The Stanley Cup banner dangled from the Capital One Arena rafters in its new location: Next to the Washington Bullets’ 1977-78 world championship banner, between the American and Canadian flags.
When players faced that direction during the national anthem Wednesday night, the Vegas Golden Knights surely had to confront in their own minds what that banner stood for — unless they blocked its image out entirely.
“What happened last year is disappointing; we need to stop talking about last year also,” Vegas forward Jonathan Marchessault said earlier this week.
Maybe the Golden Knights will be able to do that now that Wednesday’s one-sided Stanley Cup rematch is behind them.
The Washington Capitals used a dominant night from their defense and their top line to defeat the Golden Knights once more, winning 5-2 in the teams’ first meeting since last year’s Final.
Evgeny Kuznetsov powered Washington with a goal and three primary assists, helping Alex Ovechkin score twice.
“He was feeling it tonight, obviously,” Ovechkin said of his linemate. “It’s fun to watch. It’s fun to be on the ice when he play like that. It give us a great chance to score.”
Ovechkin moved into 17th all-time in goals scored (611), passing Bobby Hull.
Nicklas Backstrom finished with a goal and an assist, and John Carlson and Brett Connolly both tallied two helpers. Braden Holtby recorded 29 saves and outshined Golden Knights goalie Marc-Andre Fleury.
Holtby and the defense kept Washington in the game with excellent play until some of their offensive chances started to find their way in the net.
The Capitals beat the Golden Knights four games to one in last season’s Stanley Cup Final, in Vegas’s first year in the league. Wednesday was Washington’s first-ever regular-season win over the Knights.
“With having a few days off in between games, I’m happy that this was our opponent tonight,” Todd Reirden said. “Because we knew that they were gonna be a hungry, desperate team that would like to reverse what happened last year. So it helped us to get a little bit invested to start the game.”
Kuznetsov — who racked up eight points against Vegas in the Stanley Cup Final, a team high — had a different opinion on the matter.
“It doesn’t matter for me against who you play. It’s just about have fun every night you go out there,” he said. “If you don’t have fun and you don’t want to enjoy, you don’t want to play hockey, you should be retired.”
The first several minutes of the game were quiet, but the Capitals (2-0-1) soon asserted control. They held Vegas (1-3-0) without a shot on the Golden Knights’ first power play, and Holtby only had to stop four shots during the first period overall.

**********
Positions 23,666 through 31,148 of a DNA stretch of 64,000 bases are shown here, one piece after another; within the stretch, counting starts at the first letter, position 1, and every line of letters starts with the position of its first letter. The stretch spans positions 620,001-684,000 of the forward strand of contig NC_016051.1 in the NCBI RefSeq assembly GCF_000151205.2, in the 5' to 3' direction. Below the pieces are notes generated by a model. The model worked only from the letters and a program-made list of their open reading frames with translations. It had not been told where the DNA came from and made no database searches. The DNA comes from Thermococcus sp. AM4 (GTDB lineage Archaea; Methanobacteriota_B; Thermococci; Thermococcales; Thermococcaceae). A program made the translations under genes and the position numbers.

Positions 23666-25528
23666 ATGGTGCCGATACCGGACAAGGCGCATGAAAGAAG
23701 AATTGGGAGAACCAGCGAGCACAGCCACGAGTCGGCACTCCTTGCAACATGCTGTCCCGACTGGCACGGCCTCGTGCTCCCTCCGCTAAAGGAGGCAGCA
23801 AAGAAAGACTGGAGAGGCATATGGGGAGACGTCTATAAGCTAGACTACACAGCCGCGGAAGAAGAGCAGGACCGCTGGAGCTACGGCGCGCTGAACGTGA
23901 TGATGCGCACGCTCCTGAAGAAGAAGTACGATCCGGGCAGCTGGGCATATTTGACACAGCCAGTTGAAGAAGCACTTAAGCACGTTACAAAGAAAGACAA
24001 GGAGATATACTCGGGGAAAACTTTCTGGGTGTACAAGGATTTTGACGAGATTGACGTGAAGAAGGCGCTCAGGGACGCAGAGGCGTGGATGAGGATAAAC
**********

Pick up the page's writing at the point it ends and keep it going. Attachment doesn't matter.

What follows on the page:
Soon after that, Kuznetsov’s power-play goal in the final minute of the first period opened scoring. Backstrom sent a pass to Kuznetsov in the slot for his fifth assist of the year.
Both teams scored in a quick sequence in the middle of the second frame. Ovechkin and Kuznetsov managed to get on a 2-on-2 breakaway up the ice, and Kuznetsov faked out Vegas blueliner Colin Miller with a stick move to cause him to fall over. The center then connected with Ovechkin at the left circle to set up the captain’s third goal of the year and gave the Capitals a 2-0 lead.
On the next shift, however, Cody Eakin scored on a textbook wrap-around out of Holtby’s reach to make it a one-goal game again.
The Capitals scored on another power play five minutes into the third period. It was Backstrom’s turn, a quick deflection behind Marc-Andre Fleury’s back after receiving a pass from Kuznetsov. But again, the two-goal margin would barely last. Vegas’s Reilly Smith tipped in a pass from Nick Holden in front of the net two minutes after Backstrom’s goal.
Kuznetsov wasn’t done dealing apples. Right after Washington killed off a penalty, he again found his favorite target, Ovechkin, on a 3-on-2 rush. He rifled a pass right and Ovechkin smacked it home.
Vegas briefly had some life when Tomas Nosek wrapped around Holtby’s net and passed to Max Pacioretty to set up a goal. But Reirden challenged the play — Pacioretty was offsides when he entered the zone to set up the play, and the goal quickly came off the board.
“It’s the benefit having two skilled guys that we have on our video staff between (Tim) Ohashi and (Brett) Leonhardt,” Reirden said. “They right away wired to us that, in their opinion, it was a 100 percent challenge. I was pretty certain watching with my own eye, but it’s nice to get confirmation from a couple trained professionals.”
T.J. Oshie scored an empty-netter to finish it off.
Though Vegas rebounded from a slow start offensively, Washington was ready for the onslaught of shots that followed. The Knights finished with 31 shots on goal — 27 of which came in the second and third periods — as well as 20 attempts blocked and 17 more off-target.
“I think we’ve played them enough to know they were gonna come at some point,” Holtby said. “It’s a matter of keeping your cool and not getting frustrated. You need a couple big plays, be it blocks or saves or guys getting the puck out and those type of things. I think we got enough of them tonight to win.”
Washington’s penalty kill held Vegas to 0-for-3 on the power play. The Knights are now scoreless on 11 power plays to start the year.
There was a brief injury scare when Brooks Orpik left the game in the first period after a hit into the boards. But he returned during the second period, and Reirden later said Orpik went through concussion protocol and checked out.
The Capitals, on another back-to-back, go straight to New Jersey Thursday to play the Devils. It could be back-up netminder Pheonix Copley’s turn to make his first start as a Capital.
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